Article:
Possible amendment to POHA: Should Singaporeans listen to ‘experts’ or Appeal Court, Pritam Singh asks

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Singapore Management University law don Eugene Tan speaking to Today newspaper said that since there are dozens of online platforms passing off falsehoods as “citizen journalism”, and since individuals are increasingly empowered by social media to harass organisations, the possibility of amending the Protection from Harassment Act (Poha) to include entities such as the Government is a welcome one.

“Otherwise, a public body might have to spend (an) inordinate (amount of) time and other limited resources to defend itself … In today’s world of pervasive social media, the ability of an individual to harass an organisation is real and the real threat posed by false information cannot be underestimated.”

He added the Poha, if applied to non-natural persons, will “fill a lacuna in the law”. Mr Tan was responding to the recent Appeal Court’s 2-1 split decision ruling that government agencies do not fall under the legal definition of “persons” in Section 15 of the Poha. He claimed that it is not a question of whether entities require protection from harassment and falsehoods, but that it was about protecting public bodies from having to devote resources in what may amount to a “war of attrition”, and ensure as little misinformation as possible.

Two other lawyers interviewed by the newspaper agreed with Mr Tan’s views as well.

The Workers’ Party (WP) recently voiced concerns that the Government may amend the Poha, and promised to “vigorously oppose” any such move to amend Section 15 to allow the Government to invoke it.

The Ministry of Law (MinLaw) responded to WP saying, “everyone, including the Government, should be entitled to point out falsehoods which are published, and have the true facts brought to public attention”.

The WP issued a sharp rejoinder to MinLaw’s reply saying it did not address key points raised in the Workers’ Party’s original statement, namely:

  • If the intent of the POHA was to protect the government, be it from either false information or harassment, why was this not stated in Parliament in an upfront and unambiguous manner? When moving the Bill in March 2014, why was the need to protect the government not directly explained at all? The government’s Parliamentary speeches in moving the bill focused on protecting individuals from harm – a fact highlighted by the Court of Appeal in its majority judgment in AG Vs Ting Choon Meng. Had the government intended the POHA to be used to protect itself, it ought to have explained and defended this application of the law explicitly and directly during the Parliamentary debate rather than focusing that debate on the protection of individuals.
  • Why does the government need these extensive provisions under the law to protect itself, whether from false information or harassment, given the vast media resources at its disposal to put across information in the public domain?

Writing in Facebook about the law don’s and the other lawyers’ views as reflected in the Today newspaper, WP’s assistant secretary-general Pritam Singh asked if Singaporeans should listen to the “experts” or to the Court of Appeal.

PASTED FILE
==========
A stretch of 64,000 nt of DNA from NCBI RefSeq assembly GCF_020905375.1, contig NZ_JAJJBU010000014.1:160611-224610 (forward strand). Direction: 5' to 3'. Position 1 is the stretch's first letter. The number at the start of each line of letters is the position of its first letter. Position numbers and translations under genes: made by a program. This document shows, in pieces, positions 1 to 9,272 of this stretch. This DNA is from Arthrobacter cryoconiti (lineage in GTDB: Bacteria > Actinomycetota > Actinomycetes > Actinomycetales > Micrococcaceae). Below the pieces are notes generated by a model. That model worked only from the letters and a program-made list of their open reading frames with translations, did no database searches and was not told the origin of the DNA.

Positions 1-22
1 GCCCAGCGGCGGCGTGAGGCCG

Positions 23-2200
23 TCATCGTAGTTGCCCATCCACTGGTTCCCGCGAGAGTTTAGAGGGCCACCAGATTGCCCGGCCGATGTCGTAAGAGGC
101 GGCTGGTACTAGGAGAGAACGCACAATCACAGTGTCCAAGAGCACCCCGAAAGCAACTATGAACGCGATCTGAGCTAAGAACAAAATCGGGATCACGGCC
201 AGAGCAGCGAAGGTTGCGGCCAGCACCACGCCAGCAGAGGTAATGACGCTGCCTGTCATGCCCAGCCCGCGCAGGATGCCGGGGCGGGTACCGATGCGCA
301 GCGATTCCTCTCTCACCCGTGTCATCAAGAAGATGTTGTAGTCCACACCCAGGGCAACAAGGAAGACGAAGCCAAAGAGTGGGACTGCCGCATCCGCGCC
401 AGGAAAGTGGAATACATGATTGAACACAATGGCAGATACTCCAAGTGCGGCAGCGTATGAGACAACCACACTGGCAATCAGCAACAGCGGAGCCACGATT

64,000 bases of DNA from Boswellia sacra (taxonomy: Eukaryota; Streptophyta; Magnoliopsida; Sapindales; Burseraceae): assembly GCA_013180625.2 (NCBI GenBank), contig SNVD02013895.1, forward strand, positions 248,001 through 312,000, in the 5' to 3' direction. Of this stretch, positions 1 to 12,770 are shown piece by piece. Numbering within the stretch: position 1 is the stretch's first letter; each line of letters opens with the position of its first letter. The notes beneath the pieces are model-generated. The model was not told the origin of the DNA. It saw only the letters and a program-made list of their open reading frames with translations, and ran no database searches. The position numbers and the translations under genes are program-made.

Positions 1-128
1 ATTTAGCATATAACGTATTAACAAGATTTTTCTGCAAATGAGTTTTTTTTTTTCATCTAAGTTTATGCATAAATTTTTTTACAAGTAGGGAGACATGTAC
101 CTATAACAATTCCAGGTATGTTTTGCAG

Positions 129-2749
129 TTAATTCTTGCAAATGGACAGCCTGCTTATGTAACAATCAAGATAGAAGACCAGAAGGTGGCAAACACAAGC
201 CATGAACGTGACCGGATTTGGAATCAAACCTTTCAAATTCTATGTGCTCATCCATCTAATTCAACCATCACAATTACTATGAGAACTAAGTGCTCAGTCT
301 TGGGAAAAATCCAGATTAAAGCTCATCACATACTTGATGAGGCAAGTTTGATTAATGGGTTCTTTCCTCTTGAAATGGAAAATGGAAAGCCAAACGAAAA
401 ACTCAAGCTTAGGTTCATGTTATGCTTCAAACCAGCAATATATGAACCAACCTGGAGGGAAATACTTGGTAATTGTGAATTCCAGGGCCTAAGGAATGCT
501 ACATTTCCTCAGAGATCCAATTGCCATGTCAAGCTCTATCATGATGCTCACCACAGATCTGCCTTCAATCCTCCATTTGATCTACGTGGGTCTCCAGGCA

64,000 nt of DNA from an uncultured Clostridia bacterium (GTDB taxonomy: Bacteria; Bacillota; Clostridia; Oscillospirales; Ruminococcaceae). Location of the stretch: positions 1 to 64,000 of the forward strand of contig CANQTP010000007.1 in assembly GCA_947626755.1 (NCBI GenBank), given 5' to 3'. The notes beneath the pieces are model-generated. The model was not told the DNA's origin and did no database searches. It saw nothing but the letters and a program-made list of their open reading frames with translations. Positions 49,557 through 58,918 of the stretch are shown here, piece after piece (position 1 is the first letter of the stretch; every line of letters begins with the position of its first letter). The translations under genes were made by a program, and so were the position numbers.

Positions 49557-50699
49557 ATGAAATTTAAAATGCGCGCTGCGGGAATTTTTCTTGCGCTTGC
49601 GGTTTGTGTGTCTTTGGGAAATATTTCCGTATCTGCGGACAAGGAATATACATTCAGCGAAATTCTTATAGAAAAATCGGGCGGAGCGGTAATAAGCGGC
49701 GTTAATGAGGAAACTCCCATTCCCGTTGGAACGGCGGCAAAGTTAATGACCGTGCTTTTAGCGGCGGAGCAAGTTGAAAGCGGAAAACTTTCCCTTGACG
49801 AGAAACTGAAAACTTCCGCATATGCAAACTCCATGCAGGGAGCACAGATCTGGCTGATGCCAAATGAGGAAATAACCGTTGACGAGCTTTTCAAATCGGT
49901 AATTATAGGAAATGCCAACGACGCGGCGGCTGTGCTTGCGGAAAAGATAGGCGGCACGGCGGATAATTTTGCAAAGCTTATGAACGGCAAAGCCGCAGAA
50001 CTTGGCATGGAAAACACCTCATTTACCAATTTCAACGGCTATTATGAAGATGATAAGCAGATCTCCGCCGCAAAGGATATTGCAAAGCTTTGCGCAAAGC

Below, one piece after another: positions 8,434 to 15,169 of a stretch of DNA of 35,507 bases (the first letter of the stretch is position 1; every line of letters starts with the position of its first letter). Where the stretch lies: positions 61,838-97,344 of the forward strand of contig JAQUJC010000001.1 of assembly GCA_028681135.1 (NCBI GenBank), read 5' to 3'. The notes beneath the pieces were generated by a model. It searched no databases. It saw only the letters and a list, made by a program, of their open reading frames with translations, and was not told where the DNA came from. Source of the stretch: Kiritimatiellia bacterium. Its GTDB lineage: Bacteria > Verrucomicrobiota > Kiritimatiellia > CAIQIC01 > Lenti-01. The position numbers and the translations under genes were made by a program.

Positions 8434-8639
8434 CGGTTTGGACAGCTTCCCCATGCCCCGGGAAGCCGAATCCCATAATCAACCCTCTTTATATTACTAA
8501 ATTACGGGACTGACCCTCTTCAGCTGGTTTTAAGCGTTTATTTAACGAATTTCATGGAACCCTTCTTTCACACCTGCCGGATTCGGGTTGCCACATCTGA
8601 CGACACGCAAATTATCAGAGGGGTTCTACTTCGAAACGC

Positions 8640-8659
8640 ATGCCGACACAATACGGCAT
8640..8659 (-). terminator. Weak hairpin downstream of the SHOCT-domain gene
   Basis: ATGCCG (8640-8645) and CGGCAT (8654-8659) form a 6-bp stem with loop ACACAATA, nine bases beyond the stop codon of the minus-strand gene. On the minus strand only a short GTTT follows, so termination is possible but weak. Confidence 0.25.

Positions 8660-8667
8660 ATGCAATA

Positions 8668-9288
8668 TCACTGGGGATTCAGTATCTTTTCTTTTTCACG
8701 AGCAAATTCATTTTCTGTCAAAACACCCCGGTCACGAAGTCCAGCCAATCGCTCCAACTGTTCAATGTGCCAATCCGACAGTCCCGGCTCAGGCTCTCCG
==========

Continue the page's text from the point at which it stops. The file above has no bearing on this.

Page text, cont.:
He shared the Court of Appeal’s judgment on the case to his post and in particular the para which read:

“such efforts to present different sides of the story should be encouraged. Additionally, MINDEF was anything but a helpless victim. It is a government agency possessed of significant resources and access to media channels….” – para 45 of the Court of Appeal judgment in “Attorney-General vs Ting Choon Meng and Anor” [2017] SGCA 6

and said that the experts should “engage the issues more deeply and consider the incredible disparity between the position and power of the Government (as alluded to in the judgment) and that of ordinary individuals and corporates.”

He added: “That point is at the heart of this debate which, lest we forget, takes place in the context of a powerful one-party dominant state.”

Past precedents show that the PAP government is not averse to amending Laws after losing their case in Court. For example, in the case of the alleged Marxist conspiracy, the government amended the Law to prevent appeals to the highest court then – the Privy Council.

The law relating to appeals to the Judicial Committee of the Privy Council was also changed after it ruled in 1988 that opposition stalwart, the late J B Jeyaretnam, be restored to the roll of advocates and solicitors.

More recently, the Court of Appeal twice pronounced that in cases of Contempt of Court, government must prove real risk – overruling the previous test of inherent risk – of undermining the administration of justice.

Applying the real risk test, prominent blogger Alex Au was cleared of Contempt of Court by the High Court for publishing an article which referred to legal proceedings brought by a man who claimed he was harassed into resigning from department store Robinsons because he is gay. Au wrote in his blog that he did not have high hopes for the case as his confidence in the judiciary was “as limp as a flag on a windless day”.

The government then introduced the Administration of Justice Act which amended the Law and restored the previous test of inherent risk.